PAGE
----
Sorghum flour is good, especially in a mixture of other gluten free flours. I like to do a combination of amaranth and sorghum, with perhaps another 1/3 of some other starchier flour, such as tapioca or brown rice, as an "all purpose" type of flour. I haven't been able to easily find sorghum that is not cc'd with oat in the stores here, so I have been using buckwheat that I grind myself, instead, so it is a buckwheat/amaranth mixture, to which I can add other flours. Some people use millet flour in these mixtures, it tastes good, but I found out that millet doesn't agree with me much, so I had to stop it. Amaranth is rather strong, but, it behaves well in a mixture (naturally gummier instead of crumbly) and it is higher protein, and it seems to retard mold in anything I've used it in, so you can store the baked item in the refrigerator. A bit of quinoa flour or teff can also be added to mixtures. Some people don't like quinoa, so test it out in a pancake or bun in a cup recipe first, so you don't ruin a large batch of baking. Ditto with the bean flours, which are high protein, but some people really do not like bean flours. Fresh garbanzo bean flour in a mixture is okay for some and not for others. Old garbanzo bean flours go rancid. Drained, rinsed, mashed canned beans can be used instead in some recipes, such as black bean brownies. This is a crossover recipe that normal people use.

The standard baking mixture is about 1/3 each of rice flour, cornstarch, and tapioca, with some sort of gum or gel added, to make a "white" type of flour for dessert baking, such as for cakes or pie crusts. I think that this is really helped by adding a bit of a mixture of the heartier flours I mentioned above, almost any of them adds flavor.

If you can tolerate tapioca and dairy, the Chebe mixes, which are just mainly tapioca that you add oil, cheese and egg to, are very simple to work with, and the additions add flavor. I "augment" the Chebe mixes with adding some higher protein flours and a bit more of the oil and egg, or oil and yogurt, and some salt, (example, adding a few tablespoons of buckwheat - almond- amaranth mixture to it) and this gives it a nice hearty taste with the grated cheese.

  • Upvote 1

Share this post


Link to post
Share on other sites

I bake with a lot of almond flour. I haven't had much trouble using whatever variety I've bought, but I buy a 25lb box at a time, and definitely don't want to take the time to grind my own. (I make huge batches of muffins and freeze them all at once - like 15 cups worth of almond flour in one go.) I think it's what I use most often, partially because of its low carb count.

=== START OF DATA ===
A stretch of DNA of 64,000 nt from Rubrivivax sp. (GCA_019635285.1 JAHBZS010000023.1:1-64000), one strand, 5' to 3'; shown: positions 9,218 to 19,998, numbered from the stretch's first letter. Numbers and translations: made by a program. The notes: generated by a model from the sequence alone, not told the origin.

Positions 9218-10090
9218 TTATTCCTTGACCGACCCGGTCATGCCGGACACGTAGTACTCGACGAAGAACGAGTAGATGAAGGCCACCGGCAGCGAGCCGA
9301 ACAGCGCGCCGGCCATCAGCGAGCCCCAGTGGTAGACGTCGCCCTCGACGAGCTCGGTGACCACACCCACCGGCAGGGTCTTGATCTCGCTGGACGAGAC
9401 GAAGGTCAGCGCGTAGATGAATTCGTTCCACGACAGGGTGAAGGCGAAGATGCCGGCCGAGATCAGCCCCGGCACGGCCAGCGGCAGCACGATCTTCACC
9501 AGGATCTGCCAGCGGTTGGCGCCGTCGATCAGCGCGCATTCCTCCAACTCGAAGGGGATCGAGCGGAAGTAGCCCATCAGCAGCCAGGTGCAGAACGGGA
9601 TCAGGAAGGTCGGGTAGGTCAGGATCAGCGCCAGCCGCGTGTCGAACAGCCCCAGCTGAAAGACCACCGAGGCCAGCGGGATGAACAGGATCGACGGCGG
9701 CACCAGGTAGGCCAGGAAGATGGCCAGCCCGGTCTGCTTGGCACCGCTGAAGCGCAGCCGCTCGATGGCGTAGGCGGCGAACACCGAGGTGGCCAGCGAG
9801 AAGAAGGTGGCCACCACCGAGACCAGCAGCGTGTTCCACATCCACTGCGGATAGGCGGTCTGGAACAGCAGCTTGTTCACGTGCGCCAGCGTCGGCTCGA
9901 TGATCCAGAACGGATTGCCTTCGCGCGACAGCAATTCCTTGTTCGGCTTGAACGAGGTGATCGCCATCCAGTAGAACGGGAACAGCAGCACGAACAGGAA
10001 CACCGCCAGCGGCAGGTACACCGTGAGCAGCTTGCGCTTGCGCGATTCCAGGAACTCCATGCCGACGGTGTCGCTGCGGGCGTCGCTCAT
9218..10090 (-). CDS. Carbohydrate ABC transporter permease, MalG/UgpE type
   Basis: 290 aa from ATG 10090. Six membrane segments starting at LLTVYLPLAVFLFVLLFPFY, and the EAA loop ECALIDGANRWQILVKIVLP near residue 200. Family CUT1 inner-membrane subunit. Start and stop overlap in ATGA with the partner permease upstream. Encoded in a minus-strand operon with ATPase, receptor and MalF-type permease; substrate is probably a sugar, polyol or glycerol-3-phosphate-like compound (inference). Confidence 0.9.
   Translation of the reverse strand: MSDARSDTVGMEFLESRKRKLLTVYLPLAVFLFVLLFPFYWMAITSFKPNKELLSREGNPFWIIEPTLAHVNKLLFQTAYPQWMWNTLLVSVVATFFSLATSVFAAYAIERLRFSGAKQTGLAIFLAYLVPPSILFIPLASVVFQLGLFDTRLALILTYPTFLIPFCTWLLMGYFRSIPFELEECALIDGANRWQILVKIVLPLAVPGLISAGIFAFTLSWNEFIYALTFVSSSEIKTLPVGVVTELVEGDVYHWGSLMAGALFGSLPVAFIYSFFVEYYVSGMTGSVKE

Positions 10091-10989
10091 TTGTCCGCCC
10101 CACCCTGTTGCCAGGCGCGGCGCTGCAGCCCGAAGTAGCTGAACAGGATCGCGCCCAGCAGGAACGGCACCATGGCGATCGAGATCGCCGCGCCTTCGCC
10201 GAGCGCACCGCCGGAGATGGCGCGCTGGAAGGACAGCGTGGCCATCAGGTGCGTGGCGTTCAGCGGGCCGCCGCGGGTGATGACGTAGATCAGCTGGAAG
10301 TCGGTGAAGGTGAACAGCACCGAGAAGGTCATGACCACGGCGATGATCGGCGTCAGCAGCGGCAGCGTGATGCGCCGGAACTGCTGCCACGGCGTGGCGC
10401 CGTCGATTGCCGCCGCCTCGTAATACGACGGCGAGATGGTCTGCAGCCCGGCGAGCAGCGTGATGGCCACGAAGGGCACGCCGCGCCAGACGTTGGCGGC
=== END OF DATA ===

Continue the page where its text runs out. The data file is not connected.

But there isn't one flour you can replace wheat flour with. Mixes are important, and really, you have to experiment to find out what mixes you prefer.

If you can tolerate oat flour, it is a very useful replacement as well.

Share this post


Link to post
Share on other sites

There are currently 21 flours in my freezer. I checked. It's true - you cannot simply replace wheat flour with just one other - blends work very well. Tricky thing is, each flour or starch has different properties; for example, one for browning, one for rising, one for strength, one for flavour...and so on. In fact, I have a superb bread recipe that calls for 9 flours and starches.

It really depends on what you are using it for. Is it baking? Cooking? Making a roux? A batter? Crepes?

Share this post


Link to post
Share on other sites

Takala gave a great response.

Most of the flours I use are more about texture than taste, but sorghum is one that I use a lot to give a really nice flavor to baked goods of all kinds. Of course it is blended with some of the other flours (white rice, brown rice, tapioca, potato starch, etc. depending on what I'm making).

Share this post


Link to post
Share on other sites
Ads by Google:


Hmmmm. I didn't know about the mixing of flours bit. I'll need to do some more reading about that!

Share this post


Link to post
Share on other sites

Hmmmm. I didn't know about the mixing of flours bit. I'll need to do some more reading about that!

All my baking blends contain at least 3 flours. One bread recipe I make uses 9 kinds! That is unusual, though. Each flour offers something different: you need different ones for browning, rising, lightness, strength, elasticity, loose or tight crumb, flavour and so on. It is actually quite interesting. For example, pizza and bread flours contain more protein (i.e. soy, quinoa, garfava) for strength and structure than flours for cakes, cookies, etc. (almond, coconut, brown rice...).